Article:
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Tripura is a state in Northeast India. The third-smallest state in the country, it is bordered by Bangladesh to the north, south, and west, and the Indian states of Assam and Mizoram to the east. Its capital city is Agartala.
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- It is, indeed unfortunate that Tripura, despite its age—old tradition, culture, natural wealth, beautiful landscape and archaeological treasures failed to attract the attention of the rest of the country. Only when the staccato of gunshots reverberated from the hills, Tripura attracted the world's attention. As the state slowly emerged from obscurity due to blood spilling tribal militancy to become a flash point of the South Asian conflict zone, people outside the region now could at least recognize the name—Tripura. But, still, Tripura to them meant—and perhaps continues to mean——-a land of tribal guerrillas where killing and kidnapping is the order of the day. For them Tripura is a place with high hills, rugged terrains and deep forests where death lurks in every road, at every bend. It is when you tell them that this is the place where literacy is more than 80 percent, where ONGC is now setting up its first mega power project or when you remind someone that music maestro Sachin Dev Burman actually hailed from the Royal family of this state and was a 'tribal' in ethnic sense or it is the Tripura king who first recognized Rabindranath Tagore in his teen, you will find a shade of amazement flashing across their eyes.
- Manas Paul (2009). The Eyewitness: Tales from Tripura's Ethnic Conflict. Lancer Publishers. pp. 1-2. ISBN 978-1-935501-15-2.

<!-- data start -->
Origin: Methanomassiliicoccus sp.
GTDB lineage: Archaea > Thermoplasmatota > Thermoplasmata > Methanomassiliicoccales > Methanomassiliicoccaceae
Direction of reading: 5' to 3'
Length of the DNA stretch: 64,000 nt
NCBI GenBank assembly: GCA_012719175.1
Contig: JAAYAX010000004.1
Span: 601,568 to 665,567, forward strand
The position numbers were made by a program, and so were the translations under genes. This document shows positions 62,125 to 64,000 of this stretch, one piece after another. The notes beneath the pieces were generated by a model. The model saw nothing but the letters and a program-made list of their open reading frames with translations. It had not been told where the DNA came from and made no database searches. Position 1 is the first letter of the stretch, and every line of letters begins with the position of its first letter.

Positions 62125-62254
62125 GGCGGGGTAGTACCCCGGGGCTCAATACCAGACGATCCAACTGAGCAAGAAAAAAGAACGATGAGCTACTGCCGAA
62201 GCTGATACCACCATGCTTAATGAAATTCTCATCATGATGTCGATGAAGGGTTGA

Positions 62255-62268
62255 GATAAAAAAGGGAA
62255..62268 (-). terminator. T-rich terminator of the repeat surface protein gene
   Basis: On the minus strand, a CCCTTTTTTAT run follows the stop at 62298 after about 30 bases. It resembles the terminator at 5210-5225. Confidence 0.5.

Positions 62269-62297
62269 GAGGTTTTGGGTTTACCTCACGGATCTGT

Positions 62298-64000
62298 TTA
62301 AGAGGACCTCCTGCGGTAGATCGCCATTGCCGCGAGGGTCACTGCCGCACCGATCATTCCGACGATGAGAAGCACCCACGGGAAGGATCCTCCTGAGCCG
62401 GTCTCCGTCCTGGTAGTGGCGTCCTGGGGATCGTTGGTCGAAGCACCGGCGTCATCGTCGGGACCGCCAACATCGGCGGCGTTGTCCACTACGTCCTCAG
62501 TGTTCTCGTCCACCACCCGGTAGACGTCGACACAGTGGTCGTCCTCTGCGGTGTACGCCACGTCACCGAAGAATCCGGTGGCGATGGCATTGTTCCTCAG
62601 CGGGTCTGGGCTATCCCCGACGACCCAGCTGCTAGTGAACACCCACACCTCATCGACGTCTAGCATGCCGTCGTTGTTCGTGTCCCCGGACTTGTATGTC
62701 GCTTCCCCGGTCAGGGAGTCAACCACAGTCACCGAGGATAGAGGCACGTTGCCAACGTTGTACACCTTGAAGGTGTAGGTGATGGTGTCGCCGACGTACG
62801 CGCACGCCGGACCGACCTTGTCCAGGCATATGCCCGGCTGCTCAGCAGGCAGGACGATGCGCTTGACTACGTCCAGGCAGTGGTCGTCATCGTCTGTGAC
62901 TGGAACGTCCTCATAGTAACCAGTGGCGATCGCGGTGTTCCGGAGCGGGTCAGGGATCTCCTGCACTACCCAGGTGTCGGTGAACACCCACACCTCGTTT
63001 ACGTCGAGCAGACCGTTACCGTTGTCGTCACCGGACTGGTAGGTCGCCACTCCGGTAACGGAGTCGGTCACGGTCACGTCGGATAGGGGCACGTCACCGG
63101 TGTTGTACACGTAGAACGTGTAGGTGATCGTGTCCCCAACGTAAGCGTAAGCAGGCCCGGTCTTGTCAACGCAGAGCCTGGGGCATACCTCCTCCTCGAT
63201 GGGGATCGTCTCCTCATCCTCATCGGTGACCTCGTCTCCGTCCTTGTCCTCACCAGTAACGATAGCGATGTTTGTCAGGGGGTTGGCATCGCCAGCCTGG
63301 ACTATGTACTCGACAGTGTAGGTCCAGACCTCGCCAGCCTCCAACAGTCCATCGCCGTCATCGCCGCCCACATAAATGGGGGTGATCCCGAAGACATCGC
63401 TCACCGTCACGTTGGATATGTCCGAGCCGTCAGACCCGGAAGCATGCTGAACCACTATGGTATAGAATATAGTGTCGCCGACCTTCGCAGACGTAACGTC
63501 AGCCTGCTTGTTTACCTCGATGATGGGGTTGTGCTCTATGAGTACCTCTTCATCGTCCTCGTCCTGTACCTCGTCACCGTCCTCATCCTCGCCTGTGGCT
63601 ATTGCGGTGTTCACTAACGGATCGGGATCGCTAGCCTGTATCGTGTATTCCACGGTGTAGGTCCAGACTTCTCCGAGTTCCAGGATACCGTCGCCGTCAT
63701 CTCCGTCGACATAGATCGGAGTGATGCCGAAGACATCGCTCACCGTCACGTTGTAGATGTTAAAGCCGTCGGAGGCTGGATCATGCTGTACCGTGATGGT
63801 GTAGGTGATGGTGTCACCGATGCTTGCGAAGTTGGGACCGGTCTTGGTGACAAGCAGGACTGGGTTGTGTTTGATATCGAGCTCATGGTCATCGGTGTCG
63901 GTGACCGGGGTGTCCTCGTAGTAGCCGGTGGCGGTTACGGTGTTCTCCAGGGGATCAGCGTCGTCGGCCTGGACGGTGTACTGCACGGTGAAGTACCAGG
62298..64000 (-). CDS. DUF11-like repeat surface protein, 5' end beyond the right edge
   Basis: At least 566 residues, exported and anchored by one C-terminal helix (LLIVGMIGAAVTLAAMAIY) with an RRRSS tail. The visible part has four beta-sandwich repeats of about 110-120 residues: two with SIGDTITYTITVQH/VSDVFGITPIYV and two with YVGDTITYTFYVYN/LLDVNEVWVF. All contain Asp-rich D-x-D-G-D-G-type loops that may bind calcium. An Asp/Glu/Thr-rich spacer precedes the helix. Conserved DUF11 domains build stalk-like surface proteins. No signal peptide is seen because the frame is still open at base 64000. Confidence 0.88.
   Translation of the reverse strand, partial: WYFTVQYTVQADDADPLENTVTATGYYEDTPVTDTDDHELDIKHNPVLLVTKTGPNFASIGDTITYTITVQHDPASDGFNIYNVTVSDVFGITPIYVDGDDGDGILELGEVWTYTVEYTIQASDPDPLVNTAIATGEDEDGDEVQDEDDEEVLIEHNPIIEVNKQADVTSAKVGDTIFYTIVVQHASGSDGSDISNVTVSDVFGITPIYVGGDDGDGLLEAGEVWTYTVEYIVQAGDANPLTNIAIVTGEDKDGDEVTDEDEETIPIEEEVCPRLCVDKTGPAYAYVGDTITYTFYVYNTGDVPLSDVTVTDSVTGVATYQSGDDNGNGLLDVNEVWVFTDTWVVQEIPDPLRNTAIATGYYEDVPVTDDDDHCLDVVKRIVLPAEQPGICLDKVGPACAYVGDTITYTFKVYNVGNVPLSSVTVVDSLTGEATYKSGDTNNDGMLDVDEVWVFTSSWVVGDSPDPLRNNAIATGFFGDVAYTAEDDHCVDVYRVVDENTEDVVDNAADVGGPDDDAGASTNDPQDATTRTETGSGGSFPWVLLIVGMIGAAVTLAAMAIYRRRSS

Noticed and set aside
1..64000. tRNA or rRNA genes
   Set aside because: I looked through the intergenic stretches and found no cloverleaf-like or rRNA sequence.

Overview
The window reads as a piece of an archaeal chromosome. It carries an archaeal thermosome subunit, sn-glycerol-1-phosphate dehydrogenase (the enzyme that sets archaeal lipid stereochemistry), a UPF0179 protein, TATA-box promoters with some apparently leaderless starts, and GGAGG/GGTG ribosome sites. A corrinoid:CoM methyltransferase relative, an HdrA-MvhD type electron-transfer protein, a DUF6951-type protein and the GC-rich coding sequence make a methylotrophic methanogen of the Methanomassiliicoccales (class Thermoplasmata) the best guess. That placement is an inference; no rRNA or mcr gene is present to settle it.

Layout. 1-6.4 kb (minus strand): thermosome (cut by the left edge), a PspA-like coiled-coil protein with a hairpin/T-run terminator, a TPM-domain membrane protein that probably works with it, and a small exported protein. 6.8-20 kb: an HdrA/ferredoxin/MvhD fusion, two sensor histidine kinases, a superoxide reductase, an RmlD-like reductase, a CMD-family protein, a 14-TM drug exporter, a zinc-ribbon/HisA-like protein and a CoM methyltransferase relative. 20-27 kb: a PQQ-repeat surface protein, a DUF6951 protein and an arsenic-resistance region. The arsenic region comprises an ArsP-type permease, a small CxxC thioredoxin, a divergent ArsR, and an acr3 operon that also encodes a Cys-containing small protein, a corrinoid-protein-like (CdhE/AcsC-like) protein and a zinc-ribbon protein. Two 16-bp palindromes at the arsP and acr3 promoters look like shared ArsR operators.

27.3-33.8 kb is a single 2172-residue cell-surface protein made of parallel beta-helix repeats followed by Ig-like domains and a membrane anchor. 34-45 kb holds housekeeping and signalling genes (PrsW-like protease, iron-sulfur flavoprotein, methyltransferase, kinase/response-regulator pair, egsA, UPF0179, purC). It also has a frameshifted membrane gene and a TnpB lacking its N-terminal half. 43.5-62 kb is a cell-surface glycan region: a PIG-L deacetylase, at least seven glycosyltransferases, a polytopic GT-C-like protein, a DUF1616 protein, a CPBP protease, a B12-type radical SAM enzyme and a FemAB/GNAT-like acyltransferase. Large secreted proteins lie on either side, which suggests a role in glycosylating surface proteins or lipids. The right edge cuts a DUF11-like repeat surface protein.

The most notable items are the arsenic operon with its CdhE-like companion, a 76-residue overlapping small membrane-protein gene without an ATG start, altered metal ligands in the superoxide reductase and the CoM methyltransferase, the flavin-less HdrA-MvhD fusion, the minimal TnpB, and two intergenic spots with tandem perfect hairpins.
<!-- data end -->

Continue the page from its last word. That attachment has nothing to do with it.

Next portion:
- “Tipara is a country extremely strong… The Raja is proud of his strength and the practice of conch-blowing and idol-worship prevailed there…“Murshid Qulî II decided to conquer Tipara and put down idolatry there. He wrote to Sayyid Habibullah (the Commander-in-Chief), Md. Sadîq, Mir Hãshim, Shaikh Sirãjuddin Md., and Mahdi Beg who were then engaged in the Chittogong expedition, that… they should set out with their forces, observing every precaution, arrive close to the Kingdom of Tipara, and try to conquer it…”“The Tipara soldiers did not fail to fight regardless of death. The Muslim troops invested the fort from four sides. A severe battle was fought. The zamindar’s men lay dead in heaps. The victors entered the fort… The flag of Murshid Quli Khan was unfurled on the top of fort Udaipur. The Muslims raised the cry of Allahu-ãkbar and the Muslim credo (There is no deity except Allah and Muhammad is His messenger), and demolished the temple of the zamindar which had long been the seat of idol-worship. Making a level courtyard on the side of the temple, they read the Khutba in the Emperor’s name… The world-illuminating sun of the faith of Muhammad swept away the dark night of infidelity, and the bright day of Islam dawned.”
- About Nasiru’d-Dîn Muhammad Shãh Bahãdur Pãdshãh Ghãzî (AD 1719-1748) conquest of Udaipur (Tripura). Nau-Bahãr-i-Murshid Qulî-Khãnî Nau-Bahãr-i-Murshid Quli-Khãni, translated into English by Jadu Nath Sarkar and included in his Bengal Nawãbs, Calcutta Reprint, 1985, p. 4-7